Metal detectors guilty of conspiracy to sell Anglo-Saxon coins | UK News
Two metal detectors have been found guilty of plotting to sell Anglo-Saxon coins of “immense historical importance” abroad.
Craig Best, 46, and Roger Pilling, 75, have been convicted of conspiring to sell £766,000 of criminal property, namely coins from the 9 the Crown.
The pair have also been convicted on separate charges of possession of the criminal property, which was believed to have been part of a larger undeclared find known as the Herefordshire Hoard.
Best of South View, Bishop Auckland, was arrested in an undercover police operation with three coins at a Durham hotel in May 2019.
He thought he was meeting with a metals expert employed by a broker who works for a wealthy US buyer, but he was actually speaking with an undercover detective.
Pilling, who owned an engineering firm, was arrested at his home in Loveclough, Lancashire and a further 41 coins were confiscated.
Those coins came from the Herefordshire hoard discovered in 2015 and worth millions of pounds, which was also undeclared, Durham Crown Court heard.
Four people have already been convicted for their role in covering up this find.
The case could change the way historians understand history, an expert said.
Previously, the last king of Mercia, Ceolwulf II, who reigned in the 9th century, was dismissed as a Viking puppet.
But Roman-style ‘Two Emperors’ pennies sold conspiringly by Craig Best and Roger Pilling show Ceolwulf alongside King Alfred of neighboring Wessex, who would come to be known as Alfred the Great.
Experts say that means Ceolwulf must have been in an alliance with Alfred – before he was largely written out of history by Alfred’s court, much like Stalin obliterated Trotsky.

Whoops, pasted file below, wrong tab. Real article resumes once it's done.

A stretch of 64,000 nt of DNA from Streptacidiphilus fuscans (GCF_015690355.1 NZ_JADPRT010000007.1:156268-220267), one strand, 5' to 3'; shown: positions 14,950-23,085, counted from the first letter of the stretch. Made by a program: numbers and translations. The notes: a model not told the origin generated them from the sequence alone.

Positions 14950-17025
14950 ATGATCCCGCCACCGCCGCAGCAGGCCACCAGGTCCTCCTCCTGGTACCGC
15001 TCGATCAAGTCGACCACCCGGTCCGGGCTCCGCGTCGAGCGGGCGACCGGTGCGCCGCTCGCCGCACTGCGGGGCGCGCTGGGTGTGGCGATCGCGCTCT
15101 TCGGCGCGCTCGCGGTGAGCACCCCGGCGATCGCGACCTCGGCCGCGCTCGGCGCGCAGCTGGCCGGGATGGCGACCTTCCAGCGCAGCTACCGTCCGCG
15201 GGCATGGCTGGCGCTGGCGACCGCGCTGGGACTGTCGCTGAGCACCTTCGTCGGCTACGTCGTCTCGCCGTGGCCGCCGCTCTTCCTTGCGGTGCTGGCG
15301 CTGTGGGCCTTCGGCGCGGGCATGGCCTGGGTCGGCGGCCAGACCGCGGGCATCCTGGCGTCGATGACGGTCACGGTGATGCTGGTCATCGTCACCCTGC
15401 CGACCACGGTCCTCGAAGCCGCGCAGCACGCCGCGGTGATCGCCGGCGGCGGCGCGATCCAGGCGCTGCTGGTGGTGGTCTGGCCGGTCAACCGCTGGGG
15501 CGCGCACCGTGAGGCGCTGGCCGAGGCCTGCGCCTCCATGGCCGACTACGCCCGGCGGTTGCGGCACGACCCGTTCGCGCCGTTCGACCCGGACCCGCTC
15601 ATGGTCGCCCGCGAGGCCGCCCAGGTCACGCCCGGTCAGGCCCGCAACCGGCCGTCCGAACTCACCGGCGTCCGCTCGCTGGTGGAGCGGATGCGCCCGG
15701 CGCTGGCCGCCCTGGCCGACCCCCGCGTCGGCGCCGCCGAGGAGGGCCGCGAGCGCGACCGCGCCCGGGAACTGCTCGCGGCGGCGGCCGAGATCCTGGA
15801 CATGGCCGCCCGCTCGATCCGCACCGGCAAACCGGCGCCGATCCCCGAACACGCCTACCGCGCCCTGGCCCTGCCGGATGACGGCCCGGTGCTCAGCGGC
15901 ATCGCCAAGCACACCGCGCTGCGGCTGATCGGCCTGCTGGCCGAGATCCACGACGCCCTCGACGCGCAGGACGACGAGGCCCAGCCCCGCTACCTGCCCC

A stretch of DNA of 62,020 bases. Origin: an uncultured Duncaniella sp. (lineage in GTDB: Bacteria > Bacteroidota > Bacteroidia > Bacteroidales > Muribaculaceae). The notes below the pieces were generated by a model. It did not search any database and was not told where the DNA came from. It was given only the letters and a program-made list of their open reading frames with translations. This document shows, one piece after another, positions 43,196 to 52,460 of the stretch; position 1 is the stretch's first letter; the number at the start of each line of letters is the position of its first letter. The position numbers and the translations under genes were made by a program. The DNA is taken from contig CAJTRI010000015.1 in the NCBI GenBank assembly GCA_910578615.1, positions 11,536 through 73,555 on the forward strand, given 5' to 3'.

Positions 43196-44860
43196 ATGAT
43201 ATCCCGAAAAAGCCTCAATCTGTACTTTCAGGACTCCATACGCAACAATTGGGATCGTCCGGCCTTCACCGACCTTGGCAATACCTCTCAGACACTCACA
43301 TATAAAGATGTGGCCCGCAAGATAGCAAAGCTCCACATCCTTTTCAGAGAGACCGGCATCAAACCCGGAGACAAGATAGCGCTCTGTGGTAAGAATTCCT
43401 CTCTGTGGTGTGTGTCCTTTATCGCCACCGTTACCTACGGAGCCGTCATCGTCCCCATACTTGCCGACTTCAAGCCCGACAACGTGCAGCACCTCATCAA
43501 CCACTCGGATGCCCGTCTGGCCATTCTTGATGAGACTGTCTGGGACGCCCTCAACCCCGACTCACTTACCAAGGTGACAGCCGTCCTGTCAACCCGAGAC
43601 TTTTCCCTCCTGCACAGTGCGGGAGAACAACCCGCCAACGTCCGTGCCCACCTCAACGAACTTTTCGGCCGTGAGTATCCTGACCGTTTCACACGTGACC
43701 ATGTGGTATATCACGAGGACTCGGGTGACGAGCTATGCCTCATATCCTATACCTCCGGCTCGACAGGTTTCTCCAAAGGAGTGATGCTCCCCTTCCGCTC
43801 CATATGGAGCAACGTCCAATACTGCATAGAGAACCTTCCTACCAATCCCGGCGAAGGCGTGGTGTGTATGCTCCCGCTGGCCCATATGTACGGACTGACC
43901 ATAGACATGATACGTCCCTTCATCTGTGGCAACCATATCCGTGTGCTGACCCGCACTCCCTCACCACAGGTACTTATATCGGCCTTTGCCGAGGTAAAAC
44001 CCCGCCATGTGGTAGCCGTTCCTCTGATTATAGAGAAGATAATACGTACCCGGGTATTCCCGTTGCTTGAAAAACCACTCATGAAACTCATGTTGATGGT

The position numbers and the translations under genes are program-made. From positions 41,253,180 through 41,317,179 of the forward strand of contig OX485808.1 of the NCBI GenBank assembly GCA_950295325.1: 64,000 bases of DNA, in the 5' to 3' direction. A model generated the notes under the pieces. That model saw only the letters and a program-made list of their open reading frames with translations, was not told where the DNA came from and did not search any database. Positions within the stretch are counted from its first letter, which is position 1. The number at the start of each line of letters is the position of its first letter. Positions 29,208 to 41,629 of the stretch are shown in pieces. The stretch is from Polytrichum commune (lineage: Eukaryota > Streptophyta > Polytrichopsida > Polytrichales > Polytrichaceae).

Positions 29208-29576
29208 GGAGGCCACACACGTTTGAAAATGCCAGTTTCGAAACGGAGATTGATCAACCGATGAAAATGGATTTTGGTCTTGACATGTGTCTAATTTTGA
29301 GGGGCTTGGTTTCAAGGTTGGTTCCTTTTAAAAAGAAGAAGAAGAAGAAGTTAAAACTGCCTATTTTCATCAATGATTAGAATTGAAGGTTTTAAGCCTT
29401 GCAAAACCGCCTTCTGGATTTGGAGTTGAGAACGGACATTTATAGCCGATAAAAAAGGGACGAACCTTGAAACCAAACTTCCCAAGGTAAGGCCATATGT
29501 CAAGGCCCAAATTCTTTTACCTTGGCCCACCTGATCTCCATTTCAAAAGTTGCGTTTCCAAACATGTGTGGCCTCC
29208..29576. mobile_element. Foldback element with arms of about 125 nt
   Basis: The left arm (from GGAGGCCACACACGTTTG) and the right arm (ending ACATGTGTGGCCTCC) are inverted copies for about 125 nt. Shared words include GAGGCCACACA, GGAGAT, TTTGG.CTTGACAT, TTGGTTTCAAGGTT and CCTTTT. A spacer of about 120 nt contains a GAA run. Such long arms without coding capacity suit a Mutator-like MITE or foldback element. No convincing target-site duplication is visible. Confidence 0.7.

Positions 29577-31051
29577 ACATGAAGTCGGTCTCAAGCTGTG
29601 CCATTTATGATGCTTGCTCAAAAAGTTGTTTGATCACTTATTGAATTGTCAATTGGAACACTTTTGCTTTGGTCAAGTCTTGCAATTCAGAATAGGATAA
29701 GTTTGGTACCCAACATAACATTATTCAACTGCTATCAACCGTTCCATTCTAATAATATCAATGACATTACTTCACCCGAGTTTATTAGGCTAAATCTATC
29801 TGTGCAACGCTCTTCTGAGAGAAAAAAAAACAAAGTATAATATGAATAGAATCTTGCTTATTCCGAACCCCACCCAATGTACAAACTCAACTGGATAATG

Ceolwulf disappeared from history in AD 879 with no indication of what became of him, and a few years later Alfred is said to rule much of Ceolwulf’s former kingdom without explaining how he got it.
Historians now believe the coins show that the established image of Alfred the Great as the hero who almost single-handedly saved England from the Vikings is only part of the story.
They speculate that the truth is less credible than Alfred’s historians would have us believe.
Following the sentencing, Detective Superintendent Lee Gosling said: “This is an extremely unusual case as we don’t get the chance to make a mark on British history very often.
“It is amazing that the history books have to be rewritten because of this find.
“These coins come from a hoard of immense historical importance relating to the Vikings and we are delighted that they are now in the British Museum.
“This has been a lengthy and complex investigation and I would like to thank our specialist officials and historical experts for all their help.”
dr Gareth Williams, a coin expert at the British Museum, said: “New finds have the potential to expand our knowledge.
“The coins are an essential part of our heritage.
“Theft of finds like this is not just theft of landowners who have rights, it is theft of our heritage.”
Judge James Adkin said the sentencing was “complicated” because the offense is rare, and he adjourned the case until Thursday.
As he took Best and Pilling into custody, he told the couple: “They have both been convicted on what I believe to be compelling evidence of serious criminal activity in relation to these artifacts.
“You both know what the penalty is likely to be, years in prison.”
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